Building your brand online is as important as the more traditional things you must do to grow your business.
Everyone is online. Before doing business with you, potential customers look up your website and social media accounts to learn more.
The easiest way to lose their business is to ignore this reality.
Mistake #1: Not Trying
Believe it or not, about 60% of small businesses in Canada don’t have a website. I hear lots of excuses:
“My customers aren’t online.”
“My business is too small.”
“I only need local customers. And they all know me already!”
These arguments make no sense. The truth is that every business wants more customers. Period. And those customers are online.
There are over 5 billion Google searches a day. Facebook has more than 1.5 billion active users. Even social media sites like LinkedIn, who have smaller audiences, measure their users by the 100s of millions.
The Potential Benefits of Trying
Take a look at this graph by Statista:
With billions of people online everyday, it is illogical to argue no one is looking for the products or services you sell. Or that no one is looking for a local supplier.
Imagine a store with no signage. Curtains drawn. Door locked.
Imagine this store surrounded by other stores. The other stores have huge signs. And beautiful window displays. And sales staff standing outside, encouraging people to come in and shop.
If you do not exist online, people who look for you find nothing. Worse yet, they find your competitors!
Once you recognize that building your brand online is a must, you start wondering how to get from A-Z. This is the point where many brands – especially small businesses – make the mistake of biting off more than they can chew.
Mistake #2: Trying Too Hard on Social Media
When it comes to social media, it is tempting to try and be everywhere. Once you have committed to building your brand online, it seems silly to miss out on potential business. And social media accounts are free, so why not be on all of them?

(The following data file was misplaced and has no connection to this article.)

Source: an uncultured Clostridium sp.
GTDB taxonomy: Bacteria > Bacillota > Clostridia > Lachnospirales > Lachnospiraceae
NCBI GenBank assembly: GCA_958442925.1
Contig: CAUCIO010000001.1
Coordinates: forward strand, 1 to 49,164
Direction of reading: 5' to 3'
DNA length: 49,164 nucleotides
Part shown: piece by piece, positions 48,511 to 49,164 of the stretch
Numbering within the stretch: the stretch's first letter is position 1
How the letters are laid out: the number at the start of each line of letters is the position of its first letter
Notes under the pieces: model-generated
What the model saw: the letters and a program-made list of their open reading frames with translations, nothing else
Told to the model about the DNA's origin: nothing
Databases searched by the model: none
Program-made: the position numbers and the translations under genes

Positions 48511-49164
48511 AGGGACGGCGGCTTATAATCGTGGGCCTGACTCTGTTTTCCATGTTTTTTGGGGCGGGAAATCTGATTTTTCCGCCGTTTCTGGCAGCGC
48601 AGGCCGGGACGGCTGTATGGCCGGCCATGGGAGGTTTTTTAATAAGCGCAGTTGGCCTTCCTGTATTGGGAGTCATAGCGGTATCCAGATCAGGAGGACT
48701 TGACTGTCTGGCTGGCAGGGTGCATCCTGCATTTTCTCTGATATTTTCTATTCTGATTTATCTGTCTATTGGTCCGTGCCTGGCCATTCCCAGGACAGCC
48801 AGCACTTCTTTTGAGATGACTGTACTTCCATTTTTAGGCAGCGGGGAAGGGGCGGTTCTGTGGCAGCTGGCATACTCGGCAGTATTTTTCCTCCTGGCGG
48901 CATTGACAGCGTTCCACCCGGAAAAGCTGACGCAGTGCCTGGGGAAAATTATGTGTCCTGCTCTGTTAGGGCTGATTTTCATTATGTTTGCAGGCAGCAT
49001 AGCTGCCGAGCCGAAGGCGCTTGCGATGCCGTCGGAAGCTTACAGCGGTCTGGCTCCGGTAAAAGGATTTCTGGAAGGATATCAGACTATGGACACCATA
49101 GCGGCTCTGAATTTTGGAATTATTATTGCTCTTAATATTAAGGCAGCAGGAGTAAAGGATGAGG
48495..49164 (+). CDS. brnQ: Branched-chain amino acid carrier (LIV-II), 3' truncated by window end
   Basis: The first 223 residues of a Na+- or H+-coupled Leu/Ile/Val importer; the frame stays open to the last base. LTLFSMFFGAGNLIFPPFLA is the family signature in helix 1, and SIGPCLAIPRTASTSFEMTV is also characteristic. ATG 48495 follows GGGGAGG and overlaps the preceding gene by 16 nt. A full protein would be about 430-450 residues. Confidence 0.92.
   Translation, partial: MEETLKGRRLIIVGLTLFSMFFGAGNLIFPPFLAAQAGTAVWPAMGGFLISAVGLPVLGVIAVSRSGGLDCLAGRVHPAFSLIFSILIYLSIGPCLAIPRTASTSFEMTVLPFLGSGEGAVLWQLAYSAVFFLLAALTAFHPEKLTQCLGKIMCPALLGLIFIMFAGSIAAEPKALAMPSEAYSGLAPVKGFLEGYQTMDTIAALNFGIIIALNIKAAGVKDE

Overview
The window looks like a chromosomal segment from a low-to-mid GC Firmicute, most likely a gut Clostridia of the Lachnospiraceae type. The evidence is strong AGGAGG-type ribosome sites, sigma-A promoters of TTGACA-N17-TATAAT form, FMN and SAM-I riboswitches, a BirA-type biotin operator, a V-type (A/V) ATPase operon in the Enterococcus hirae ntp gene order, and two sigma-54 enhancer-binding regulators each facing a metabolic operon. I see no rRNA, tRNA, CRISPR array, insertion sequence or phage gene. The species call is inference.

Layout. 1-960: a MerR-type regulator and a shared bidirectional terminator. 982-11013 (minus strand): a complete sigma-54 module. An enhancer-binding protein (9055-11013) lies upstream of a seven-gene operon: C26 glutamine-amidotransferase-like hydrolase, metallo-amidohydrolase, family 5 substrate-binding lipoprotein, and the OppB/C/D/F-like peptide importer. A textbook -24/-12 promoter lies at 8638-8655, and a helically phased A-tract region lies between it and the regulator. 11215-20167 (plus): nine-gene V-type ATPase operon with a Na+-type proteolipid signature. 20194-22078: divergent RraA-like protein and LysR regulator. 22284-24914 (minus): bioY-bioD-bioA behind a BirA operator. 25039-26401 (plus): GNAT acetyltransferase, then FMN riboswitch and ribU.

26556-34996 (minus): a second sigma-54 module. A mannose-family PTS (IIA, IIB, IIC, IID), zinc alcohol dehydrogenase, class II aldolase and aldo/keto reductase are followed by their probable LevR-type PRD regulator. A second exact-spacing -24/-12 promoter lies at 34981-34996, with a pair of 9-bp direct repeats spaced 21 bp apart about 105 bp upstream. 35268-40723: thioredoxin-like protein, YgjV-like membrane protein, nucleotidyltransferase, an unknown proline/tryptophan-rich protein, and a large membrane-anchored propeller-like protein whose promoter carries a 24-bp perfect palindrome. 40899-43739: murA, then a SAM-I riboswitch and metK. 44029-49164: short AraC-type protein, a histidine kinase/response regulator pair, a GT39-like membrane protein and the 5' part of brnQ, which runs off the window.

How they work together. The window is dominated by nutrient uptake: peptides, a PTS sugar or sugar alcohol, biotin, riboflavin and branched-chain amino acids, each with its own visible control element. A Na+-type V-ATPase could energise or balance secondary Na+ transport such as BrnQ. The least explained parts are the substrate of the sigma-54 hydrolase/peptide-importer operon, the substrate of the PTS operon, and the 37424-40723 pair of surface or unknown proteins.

There are actually many reasons not to over-extend yourself on social media. The most obvious problem is that it takes up too much time and effort.
Every social media profile needs to be managed. At a minimum this requires you to make posts, read and share what others are posting, and interact with your followers.
For example, let’s say you are on LinkedIn, Facebook, and Twitter:
On LinkedIn, you can get away with making a couple of posts each week. But this is a business crowd. The expectation is that you will be contributing high-quality, long-form articles on business subjects, not just motivational quotes and updates about what you are doing at work.
On Facebook, you should post something daily and on Twitter you will need to make several posts a day, just to keep up with the norm.
Social Media Management Exhaustion
To be everywhere is a lot of work. We all know what happens when you spread yourself too thin. Quality suffers. You become exhausted. Progress stalls.
Over-extending yourself on social media can become a hamster wheel. Tons of work with little to no payoff.